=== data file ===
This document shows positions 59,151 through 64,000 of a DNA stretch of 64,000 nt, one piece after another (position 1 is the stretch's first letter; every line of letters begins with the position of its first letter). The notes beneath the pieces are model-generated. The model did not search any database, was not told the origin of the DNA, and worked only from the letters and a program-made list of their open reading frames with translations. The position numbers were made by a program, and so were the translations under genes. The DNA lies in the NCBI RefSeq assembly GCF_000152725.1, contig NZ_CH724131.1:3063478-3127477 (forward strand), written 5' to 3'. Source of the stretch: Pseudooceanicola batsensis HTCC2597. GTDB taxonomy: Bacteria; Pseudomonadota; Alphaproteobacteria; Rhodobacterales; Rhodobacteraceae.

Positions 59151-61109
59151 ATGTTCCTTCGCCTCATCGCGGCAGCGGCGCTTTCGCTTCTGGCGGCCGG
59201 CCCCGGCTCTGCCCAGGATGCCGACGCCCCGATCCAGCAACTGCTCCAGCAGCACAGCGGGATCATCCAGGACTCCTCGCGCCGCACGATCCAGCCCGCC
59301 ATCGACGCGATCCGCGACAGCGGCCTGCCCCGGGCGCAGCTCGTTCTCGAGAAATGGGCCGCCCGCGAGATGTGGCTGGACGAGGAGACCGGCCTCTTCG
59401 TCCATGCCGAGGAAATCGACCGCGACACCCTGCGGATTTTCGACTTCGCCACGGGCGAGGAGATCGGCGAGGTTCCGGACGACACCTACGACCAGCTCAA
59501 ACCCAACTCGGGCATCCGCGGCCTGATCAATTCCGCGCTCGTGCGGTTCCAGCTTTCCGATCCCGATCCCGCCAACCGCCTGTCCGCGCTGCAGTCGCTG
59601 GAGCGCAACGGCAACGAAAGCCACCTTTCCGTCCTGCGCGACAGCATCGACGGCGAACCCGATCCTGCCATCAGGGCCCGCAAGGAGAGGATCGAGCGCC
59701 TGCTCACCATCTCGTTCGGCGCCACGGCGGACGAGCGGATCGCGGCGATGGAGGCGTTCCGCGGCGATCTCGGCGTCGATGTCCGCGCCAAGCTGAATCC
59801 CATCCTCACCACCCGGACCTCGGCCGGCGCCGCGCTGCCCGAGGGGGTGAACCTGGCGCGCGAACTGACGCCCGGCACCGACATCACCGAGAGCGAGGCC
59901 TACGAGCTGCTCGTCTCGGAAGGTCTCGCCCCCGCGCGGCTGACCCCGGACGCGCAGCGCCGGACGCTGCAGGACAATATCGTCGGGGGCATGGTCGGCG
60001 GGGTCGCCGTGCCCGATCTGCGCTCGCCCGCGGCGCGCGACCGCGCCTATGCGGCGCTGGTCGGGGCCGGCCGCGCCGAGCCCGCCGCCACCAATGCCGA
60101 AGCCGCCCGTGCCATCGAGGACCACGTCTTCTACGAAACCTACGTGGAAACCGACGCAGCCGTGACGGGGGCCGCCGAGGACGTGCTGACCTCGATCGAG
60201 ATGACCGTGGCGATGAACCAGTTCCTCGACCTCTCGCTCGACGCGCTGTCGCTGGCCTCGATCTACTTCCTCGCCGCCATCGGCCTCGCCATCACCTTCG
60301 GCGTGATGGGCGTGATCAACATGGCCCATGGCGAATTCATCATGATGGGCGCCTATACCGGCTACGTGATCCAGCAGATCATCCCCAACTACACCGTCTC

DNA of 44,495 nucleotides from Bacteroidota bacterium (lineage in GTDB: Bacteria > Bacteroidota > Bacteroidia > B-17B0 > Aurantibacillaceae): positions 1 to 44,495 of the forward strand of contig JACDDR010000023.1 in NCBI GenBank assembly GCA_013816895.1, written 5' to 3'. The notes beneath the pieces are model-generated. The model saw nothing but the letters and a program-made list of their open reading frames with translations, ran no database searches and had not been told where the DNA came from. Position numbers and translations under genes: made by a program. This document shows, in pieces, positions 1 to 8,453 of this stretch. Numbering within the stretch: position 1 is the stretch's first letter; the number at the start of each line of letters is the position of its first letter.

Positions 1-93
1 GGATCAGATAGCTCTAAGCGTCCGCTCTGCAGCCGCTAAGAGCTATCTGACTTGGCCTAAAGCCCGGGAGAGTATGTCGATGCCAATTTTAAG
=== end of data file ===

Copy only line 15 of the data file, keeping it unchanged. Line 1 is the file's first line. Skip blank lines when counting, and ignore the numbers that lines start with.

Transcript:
60301 GCGTGATGGGCGTGATCAACATGGCCCATGGCGAATTCATCATGATGGGCGCCTATACCGGCTACGTGATCCAGCAGATCATCCCCAACTACACCGTCTC